Apple jumped over 4% and Tesla rallied 10%, elevating the electric car maker's market capitalization to over $440 billion, making it more valuable than companies including Walmart WMT.N and Johnson & Johnson JNJ.N.
Apple split its stock 4-for-1, while Tesla split its stock 5-for-1, with both companies saying they aimed to make their shares more affordable to individual investors.
Robinhood and other brokerages increasingly let customers buy fractions of individual shares, making the benefit of stock splits less obvious than in the past. Splits have become less common. Just three S&P 500 members announced splits in 2020, down from 12 in 2011, according to S&P Dow Jones Indices.
The success of the splits for Apple and Tesla could lead CEOs of other companies with high-priced stocks to consider their own splits.
Stock splits an endangered species on Wall Street
Both Silicon Valley companies have massive followings among individual investors. In recent sessions, Apple and Tesla were the two most-traded stocks at Fidelity’s brokerage, with customers overwhelmingly buying.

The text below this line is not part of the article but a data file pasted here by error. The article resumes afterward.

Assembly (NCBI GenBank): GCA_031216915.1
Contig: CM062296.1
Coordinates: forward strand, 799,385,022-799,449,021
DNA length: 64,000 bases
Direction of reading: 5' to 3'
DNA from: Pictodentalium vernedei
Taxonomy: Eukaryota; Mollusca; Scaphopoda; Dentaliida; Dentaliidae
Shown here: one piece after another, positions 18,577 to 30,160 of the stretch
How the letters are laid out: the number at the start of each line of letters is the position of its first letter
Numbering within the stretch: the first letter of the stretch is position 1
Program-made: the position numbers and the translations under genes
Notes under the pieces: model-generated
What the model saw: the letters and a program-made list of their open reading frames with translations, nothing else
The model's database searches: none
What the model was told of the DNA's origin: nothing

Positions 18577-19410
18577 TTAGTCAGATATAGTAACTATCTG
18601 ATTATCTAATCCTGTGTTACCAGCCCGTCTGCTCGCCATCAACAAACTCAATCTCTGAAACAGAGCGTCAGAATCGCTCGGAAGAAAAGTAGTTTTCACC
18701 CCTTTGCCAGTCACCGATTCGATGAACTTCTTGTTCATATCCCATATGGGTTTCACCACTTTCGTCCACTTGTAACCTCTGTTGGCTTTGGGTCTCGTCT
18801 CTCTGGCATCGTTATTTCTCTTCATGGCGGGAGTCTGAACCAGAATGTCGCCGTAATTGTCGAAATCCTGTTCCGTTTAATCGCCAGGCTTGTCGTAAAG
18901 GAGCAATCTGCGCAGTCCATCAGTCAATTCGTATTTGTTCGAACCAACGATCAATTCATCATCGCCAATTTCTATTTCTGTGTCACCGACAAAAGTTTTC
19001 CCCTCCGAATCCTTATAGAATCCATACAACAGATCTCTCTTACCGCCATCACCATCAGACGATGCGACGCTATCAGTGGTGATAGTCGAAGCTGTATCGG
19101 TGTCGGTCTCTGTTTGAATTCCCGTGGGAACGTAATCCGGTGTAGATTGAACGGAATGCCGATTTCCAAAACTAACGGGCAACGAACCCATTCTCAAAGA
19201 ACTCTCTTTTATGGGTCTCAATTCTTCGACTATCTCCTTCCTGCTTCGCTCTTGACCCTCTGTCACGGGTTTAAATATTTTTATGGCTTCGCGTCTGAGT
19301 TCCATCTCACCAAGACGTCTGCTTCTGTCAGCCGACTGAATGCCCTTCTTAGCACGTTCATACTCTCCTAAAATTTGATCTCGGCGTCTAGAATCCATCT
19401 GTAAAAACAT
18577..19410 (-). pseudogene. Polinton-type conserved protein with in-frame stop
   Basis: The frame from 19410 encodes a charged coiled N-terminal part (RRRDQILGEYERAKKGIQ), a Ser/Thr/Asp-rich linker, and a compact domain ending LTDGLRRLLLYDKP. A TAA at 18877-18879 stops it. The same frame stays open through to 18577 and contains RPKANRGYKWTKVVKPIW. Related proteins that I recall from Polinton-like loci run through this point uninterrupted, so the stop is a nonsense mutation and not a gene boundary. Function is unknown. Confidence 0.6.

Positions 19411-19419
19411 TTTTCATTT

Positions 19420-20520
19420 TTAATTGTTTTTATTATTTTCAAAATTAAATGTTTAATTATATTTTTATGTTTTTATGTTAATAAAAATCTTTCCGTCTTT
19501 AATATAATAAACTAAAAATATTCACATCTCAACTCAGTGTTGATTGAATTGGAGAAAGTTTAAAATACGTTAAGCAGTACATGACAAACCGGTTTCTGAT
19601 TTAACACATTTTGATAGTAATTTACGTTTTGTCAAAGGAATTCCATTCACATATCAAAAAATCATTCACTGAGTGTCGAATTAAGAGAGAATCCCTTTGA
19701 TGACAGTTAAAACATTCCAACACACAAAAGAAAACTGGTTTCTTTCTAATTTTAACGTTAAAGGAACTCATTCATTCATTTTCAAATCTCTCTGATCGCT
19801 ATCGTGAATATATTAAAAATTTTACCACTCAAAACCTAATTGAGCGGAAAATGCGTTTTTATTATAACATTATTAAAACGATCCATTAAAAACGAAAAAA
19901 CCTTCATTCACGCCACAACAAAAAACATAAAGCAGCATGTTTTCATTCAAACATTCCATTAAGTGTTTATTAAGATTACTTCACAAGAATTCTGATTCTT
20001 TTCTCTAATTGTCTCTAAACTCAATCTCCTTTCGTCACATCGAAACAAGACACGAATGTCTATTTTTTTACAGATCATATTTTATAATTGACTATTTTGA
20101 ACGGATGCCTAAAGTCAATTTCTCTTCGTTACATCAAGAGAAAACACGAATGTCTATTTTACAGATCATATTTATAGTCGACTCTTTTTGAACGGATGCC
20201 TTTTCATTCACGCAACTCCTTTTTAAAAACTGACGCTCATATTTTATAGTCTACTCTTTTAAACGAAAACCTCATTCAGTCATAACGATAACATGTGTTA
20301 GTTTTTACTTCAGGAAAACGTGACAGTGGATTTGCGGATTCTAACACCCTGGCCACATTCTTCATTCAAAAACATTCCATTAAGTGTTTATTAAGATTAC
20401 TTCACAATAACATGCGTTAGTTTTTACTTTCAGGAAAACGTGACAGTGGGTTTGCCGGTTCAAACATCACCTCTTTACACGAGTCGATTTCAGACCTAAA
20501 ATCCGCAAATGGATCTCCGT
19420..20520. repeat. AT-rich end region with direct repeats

Tesla’s stock has surged over 70% since its split was announced on Aug. 11. Apple has jumped over 30% since it announced its split on July 30, along with a blowout quarterly report.
Trading at over $2,000 on Friday on a split-adjusted basis, Tesla's stock had among the highest price tags on Wall Street. Other companies with quadruple-digit stock prices included Amazon AMZN.O, at over $3,400, Google-parent Alphabet GOOGL.O, at over $1,600, and Chipotle Mexican Grill CMG.N, trading at over $1,300.
Apple’s previous stock split was 7-for-1 in 2014, and this month’s split was its fifth since going public in 1980.
Apple and Tesla’s share splits applied to shareholders of record on Aug. 24.
Apple's market capitalization has surged above $2 trillion, and it overtook Saudi Aramco 2222.SE as the world's most valuable publicly listed company.
Reporting by San Francisco and Subrat Patnaik in Bengaluru; Editing by David Gregorio
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